These political contests hinge on two competing narratives about what charters are and who they serve. Opponents often paint charters as public-privates that skirt public accountability and select the most advantaged students for their schools. Clinton played to that perspective last year, saying, “most charter schools, they don’t take the hardest-to-teach kids, or, if they do, they don’t keep them.” Supporters often view charters as hope-filled alternatives to traditional public schools for historically disadvantaged students. As Democrats for Education Reform President Shavar Jefferies put it, “In communities of color throughout our country, public charter schools are providing pathways to college and careers that previously were not available.”
And we continued to see new reasons why monolithic national narratives about charter schools make little sense:
- A new charter school study finds higher test scores don’t always lead to higher wages. But the data are still quite limited. And they seem to vary from one state to the next, and among different types of charters.
- Ohio, home of an embattled, and often-criticized charter school sector, is also home to some high-performing charters that received much-needed money for facilities.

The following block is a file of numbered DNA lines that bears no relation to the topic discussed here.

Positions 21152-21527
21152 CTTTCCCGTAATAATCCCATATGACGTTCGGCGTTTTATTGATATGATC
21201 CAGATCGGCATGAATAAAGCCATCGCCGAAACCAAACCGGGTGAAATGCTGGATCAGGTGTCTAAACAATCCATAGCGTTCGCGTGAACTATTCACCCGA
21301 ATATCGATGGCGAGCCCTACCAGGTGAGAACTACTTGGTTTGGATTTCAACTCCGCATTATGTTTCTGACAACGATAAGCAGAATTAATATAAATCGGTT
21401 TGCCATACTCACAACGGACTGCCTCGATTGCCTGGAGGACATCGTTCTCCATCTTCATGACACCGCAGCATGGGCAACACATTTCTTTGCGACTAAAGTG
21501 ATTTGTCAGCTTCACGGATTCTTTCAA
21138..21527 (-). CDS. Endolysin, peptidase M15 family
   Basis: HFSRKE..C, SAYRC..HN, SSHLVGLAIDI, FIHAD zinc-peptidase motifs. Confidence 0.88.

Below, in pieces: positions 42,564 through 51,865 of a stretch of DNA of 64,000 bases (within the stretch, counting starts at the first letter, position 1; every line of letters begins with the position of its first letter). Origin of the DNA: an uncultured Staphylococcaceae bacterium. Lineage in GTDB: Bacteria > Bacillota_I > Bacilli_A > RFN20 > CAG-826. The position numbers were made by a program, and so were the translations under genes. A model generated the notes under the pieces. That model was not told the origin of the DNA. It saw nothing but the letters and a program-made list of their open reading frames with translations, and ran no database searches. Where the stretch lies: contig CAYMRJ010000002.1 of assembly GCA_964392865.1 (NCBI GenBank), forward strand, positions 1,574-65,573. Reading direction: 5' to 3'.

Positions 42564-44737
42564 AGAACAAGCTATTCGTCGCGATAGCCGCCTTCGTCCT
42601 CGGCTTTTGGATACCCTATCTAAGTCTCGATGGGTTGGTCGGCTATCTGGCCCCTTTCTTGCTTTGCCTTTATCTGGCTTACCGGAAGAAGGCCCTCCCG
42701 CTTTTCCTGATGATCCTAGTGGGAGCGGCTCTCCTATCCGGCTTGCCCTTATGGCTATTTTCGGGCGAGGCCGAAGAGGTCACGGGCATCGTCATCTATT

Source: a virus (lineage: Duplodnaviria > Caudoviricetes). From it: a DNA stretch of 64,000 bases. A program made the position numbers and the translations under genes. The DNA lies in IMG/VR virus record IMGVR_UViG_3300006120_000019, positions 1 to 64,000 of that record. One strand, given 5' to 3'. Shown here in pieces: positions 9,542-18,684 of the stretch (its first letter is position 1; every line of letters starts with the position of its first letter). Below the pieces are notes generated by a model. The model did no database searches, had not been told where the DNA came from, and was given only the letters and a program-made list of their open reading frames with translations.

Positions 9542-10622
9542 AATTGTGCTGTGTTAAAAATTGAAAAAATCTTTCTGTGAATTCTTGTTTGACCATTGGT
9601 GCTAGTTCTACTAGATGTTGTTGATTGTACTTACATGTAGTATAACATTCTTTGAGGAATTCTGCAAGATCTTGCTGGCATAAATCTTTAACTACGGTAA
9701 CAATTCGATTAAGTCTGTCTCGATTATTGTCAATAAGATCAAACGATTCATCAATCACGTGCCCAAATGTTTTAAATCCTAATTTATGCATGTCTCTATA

- Charter opponents try to invoke Michigan’s woes in the debate over a charter school cap in Massachusetts, where charters are higher-performing than almost any other state but political opposition is mounting.
- A new review of district-charter school collaborations by the Center on Reinventing Public Education found: “Many well-intentioned partnership efforts fall short of their full potential because districts see and treat the charter sector as a monolith, rather than a group of distinct, independent actors with diverse motivations, interests, and perspectives.”
Attempts to nationalize the charter school debate inevitably distort the picture of a movement that varies state by state, community by community, and school by school. And they obscure real lessons about how to serve children better under the new definition of public education.
Meanwhile… Continue Reading →